"Approvals were at their highest level since April 2008 and 10% higher than a year earlier.
"Improvements in affordability and low interest rates have stimulated housing demand. This, together with a low level of properties available for sale, has helped to stabilise activity and reduce the underlying rate of house price decline in recent months.
"Whilst there have been encouraging recent signs of improvement, the outlook for the UK economy remains uncertain with unemployment set to continue rising for sometime. Overall, we expect to see a continuing mixed pattern of monthly house price rises and falls over the remainder of 2009."
June’s 0.5% decline fits with the mixed picture of monthly rises and falls so far this year and contrasts sharply with the consistent succession of significant monthly declines recorded in 2008.
This indicates that the underlying rate of decline in house prices has eased.
House prices declined by 1.9% in Quarter 2 – the smallest quarterly fall since 2008 Quarter 1 and was significantly less than the 5-6% declines in the last three quarters of 2008. The UK average price has returned to where it was five years ago in 2004 Quarter 2 (£157,091).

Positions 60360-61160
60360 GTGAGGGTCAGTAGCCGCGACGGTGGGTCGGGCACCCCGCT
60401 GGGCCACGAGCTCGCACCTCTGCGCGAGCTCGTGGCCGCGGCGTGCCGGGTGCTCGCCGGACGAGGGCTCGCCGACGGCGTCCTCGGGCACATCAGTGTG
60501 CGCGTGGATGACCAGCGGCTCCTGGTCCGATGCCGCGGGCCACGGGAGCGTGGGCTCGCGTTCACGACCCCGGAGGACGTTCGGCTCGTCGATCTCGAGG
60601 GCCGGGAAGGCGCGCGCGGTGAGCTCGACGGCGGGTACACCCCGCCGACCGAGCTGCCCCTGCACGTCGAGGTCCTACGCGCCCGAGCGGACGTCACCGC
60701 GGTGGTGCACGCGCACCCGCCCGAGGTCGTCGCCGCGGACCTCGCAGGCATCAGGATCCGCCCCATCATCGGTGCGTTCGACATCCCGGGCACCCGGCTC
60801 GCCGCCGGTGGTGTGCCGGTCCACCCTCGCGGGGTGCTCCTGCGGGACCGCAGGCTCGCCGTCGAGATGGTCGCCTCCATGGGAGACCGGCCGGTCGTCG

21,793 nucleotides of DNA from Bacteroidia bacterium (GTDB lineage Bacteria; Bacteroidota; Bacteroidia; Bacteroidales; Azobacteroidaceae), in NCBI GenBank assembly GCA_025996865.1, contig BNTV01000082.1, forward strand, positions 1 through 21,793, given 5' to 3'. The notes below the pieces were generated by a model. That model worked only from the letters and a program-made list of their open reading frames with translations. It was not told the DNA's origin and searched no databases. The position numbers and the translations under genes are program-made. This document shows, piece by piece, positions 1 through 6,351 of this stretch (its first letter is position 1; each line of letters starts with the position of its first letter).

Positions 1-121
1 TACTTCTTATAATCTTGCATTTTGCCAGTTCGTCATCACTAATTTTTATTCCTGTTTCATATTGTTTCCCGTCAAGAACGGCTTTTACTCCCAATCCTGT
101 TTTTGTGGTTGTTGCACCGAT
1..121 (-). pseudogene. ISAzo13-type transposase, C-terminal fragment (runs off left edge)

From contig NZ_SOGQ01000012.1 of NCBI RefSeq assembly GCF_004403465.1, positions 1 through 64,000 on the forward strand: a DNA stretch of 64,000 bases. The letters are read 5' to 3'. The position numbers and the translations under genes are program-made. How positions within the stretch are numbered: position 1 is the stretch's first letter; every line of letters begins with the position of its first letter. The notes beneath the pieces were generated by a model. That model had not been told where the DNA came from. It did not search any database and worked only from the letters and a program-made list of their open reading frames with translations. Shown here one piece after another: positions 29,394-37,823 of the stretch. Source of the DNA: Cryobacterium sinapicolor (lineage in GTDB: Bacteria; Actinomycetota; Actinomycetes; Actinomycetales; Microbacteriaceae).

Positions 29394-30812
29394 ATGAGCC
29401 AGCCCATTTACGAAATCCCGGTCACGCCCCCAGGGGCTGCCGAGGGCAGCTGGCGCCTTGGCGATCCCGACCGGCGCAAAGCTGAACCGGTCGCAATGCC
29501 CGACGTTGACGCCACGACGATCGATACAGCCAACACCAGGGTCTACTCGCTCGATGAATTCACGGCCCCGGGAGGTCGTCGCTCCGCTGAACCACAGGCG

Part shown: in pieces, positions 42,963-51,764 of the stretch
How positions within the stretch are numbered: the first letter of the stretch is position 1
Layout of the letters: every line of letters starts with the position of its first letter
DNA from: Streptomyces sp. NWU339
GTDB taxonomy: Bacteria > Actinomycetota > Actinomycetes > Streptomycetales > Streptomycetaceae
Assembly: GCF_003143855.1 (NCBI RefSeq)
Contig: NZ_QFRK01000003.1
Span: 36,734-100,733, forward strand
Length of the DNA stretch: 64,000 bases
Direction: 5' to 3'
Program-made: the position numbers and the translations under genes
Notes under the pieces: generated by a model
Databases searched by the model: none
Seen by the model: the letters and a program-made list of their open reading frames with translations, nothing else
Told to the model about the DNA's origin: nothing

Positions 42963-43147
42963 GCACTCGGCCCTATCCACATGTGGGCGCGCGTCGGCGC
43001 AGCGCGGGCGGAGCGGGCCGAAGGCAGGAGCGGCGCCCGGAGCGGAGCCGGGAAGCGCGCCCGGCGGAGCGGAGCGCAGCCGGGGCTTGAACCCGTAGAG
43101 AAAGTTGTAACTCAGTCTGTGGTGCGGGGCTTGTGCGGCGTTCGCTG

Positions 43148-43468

House prices in June were 15.0% lower on an annual basis. The annual rate of change (measured by the average for the latest three months against the same period a year earlier) improved for the second successive month and compares with -17.7% in April. The annual rate of decline is at its lowest since November 2008.
Tighter supply/demand balance has helped to support activity and prices. Increased demand, combined with a low level of properties available for sale, has helped to stabilise activity and reduce the underlying rate of house price decline in recent months. The ratio of house sales to the stock of unsold properties on surveyors’ books rose for the fifth consecutive month in May, indicating a tightening in market conditions, according to the latest RICS monthly survey.
Lower interest rates have boosted affordability. Monthly repayments accounted for an estimated 21.6% of average gross household income in June 2009 for existing mortgage borrowers. This compares with a peak of 26.9% in October 2008 and is the lowest proportion of income devoted to mortgage repayments since mid 2004. The decrease in the average mortgage rate paid by existing borrowers from 5.82% in October 2008 to 3.59% in May 2009 is the main driver of this reduction. The long-term average for income accounted for by mortgage repayments is 20.4%.
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